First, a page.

"I’ve been ogling a Clubman leftover at a shop near me for probably 2 years. If they still have it (and I think they do) I want to go get it. Do you have any additional comments on the bike now, 2 years later? I do most of my riding via an 18-mile (one way) commute over relatively flat terrain. I do it on either a singlespeed (80s Shogun), fixed gear (80s Lotus), or a Kona Smoke (26” wheels, maybe 10 years old?). The Smoke has 1.75 tires – I’ve ridden that thing all over the universe and love it but really want something that is a little more traditional. I’ve been a forever-fan of steel – lugged or otherwise."
If you aren't an obsessive follower of the blog (and who is?), I should explain that "2 years later" refers to the fact that I haven't really blathered at length about my Clubman since checking in with both a 519-mile review and a 992-mile review in ought-twelve... which means it's probably time for a longer-term check-in. The bike's been through a couple cyclometers since then, so I don't have a mileage tag. Let's just say "lots."
What I told Tim off-blog is that the Clubman is about as close to perfect as I think I'll get for my admittedly quirky tastes without going to a full custom. Stock, it was maybe 85% of the way there, but the bump-up to true 32mm tires (which, admittedly, required some brake and fender changes detailed in the 992-mile review) took it to 95%. The last 5%? Getting rid of the slight toe/fender overlap, and having just a tiny bit more tire clearance for giggles, both of which would require frame modifications that are too much hassle just to satisfy my perfectionism. That's not bad for an off-the-shelf bike.
The most noticeable feature of the Clubman has been the ride. I don't subscribe to the "steel is automatically magical and plush" trap, but this particular steel frame? A winner. I've struggled with how to describe it for the 3+ years I've owned it, and the best I can come up with is that the feel is analog rather than digital. Whereas some bikes (regardless of frame material) have a distinctly on/off, one/zero feel over bumps, the Clubman follows the shape of the road with more nuance. Think of a sine wave versus a sawtooth wave -- curves versus edges. Admittedly, a lot of that comes from the tires (the too-cheap-to-be-so-good Panaracer Paselas), but this characteristic was also there on the undersized Continentals they replaced, and could even be sensed through the noise of the absolutely awful stock Vittorias.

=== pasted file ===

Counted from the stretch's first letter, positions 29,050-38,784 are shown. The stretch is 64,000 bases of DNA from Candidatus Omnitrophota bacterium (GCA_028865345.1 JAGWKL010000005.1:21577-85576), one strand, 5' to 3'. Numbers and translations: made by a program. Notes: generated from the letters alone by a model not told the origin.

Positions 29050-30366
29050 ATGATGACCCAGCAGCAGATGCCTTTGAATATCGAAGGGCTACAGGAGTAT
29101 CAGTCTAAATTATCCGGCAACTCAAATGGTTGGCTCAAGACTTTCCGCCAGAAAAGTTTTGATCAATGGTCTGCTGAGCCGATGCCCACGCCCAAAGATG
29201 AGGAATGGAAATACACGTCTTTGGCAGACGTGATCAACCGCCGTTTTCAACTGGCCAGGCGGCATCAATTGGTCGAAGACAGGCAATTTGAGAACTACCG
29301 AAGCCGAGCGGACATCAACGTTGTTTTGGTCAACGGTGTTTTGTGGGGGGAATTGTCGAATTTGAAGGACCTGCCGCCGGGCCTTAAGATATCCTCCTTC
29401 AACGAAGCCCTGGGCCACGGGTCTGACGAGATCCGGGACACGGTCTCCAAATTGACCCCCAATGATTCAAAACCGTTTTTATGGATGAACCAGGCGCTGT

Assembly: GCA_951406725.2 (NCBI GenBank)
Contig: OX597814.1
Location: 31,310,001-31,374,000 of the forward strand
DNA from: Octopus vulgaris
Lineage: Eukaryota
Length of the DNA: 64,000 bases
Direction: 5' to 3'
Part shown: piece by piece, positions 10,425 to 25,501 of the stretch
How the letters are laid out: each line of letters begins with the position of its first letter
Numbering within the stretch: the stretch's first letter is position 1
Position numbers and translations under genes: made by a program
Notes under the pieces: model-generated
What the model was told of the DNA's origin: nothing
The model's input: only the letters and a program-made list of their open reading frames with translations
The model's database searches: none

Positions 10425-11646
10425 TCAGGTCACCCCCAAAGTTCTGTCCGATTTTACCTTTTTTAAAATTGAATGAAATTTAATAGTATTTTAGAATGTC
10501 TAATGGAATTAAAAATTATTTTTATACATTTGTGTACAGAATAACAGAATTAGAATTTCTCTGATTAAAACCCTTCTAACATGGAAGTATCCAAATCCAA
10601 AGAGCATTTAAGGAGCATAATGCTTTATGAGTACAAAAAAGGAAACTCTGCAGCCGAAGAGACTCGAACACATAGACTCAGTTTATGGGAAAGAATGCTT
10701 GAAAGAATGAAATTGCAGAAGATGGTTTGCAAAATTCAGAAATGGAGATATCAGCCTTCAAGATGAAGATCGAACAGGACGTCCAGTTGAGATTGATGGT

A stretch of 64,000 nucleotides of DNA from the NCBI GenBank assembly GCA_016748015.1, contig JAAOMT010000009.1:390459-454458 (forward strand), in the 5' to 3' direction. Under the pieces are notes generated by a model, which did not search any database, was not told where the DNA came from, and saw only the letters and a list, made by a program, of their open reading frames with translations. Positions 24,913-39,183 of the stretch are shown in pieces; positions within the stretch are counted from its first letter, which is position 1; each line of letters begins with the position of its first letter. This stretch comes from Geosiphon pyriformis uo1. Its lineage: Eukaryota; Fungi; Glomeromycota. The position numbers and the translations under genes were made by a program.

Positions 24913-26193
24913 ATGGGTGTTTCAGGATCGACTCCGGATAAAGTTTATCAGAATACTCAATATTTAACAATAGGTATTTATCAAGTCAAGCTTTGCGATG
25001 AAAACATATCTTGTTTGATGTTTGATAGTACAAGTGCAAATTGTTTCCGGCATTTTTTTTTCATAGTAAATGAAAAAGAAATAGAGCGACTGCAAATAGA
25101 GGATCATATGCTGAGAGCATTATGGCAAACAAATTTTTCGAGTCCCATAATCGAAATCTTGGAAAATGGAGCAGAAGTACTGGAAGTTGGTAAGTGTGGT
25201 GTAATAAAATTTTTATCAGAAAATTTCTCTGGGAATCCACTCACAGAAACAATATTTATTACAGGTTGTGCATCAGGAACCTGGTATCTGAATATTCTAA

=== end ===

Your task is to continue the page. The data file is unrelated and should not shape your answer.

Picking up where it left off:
Further proof, however, that I am utterly out of touch with the bike industry today -- the Clubman is notably absent from the 2014 lineup on the Raleigh site. I can't say that I'm too surprised, as it is kind of a weird, quirky bike, even in stock form before my enhanced quirkification. So if Tim (or anyone else) wants a Clubman, the only hope is for one of those dusty dealer closeouts (for extra quirk, you could try to find the 2013 mixte version), or for prying mine from my cold, dead hands.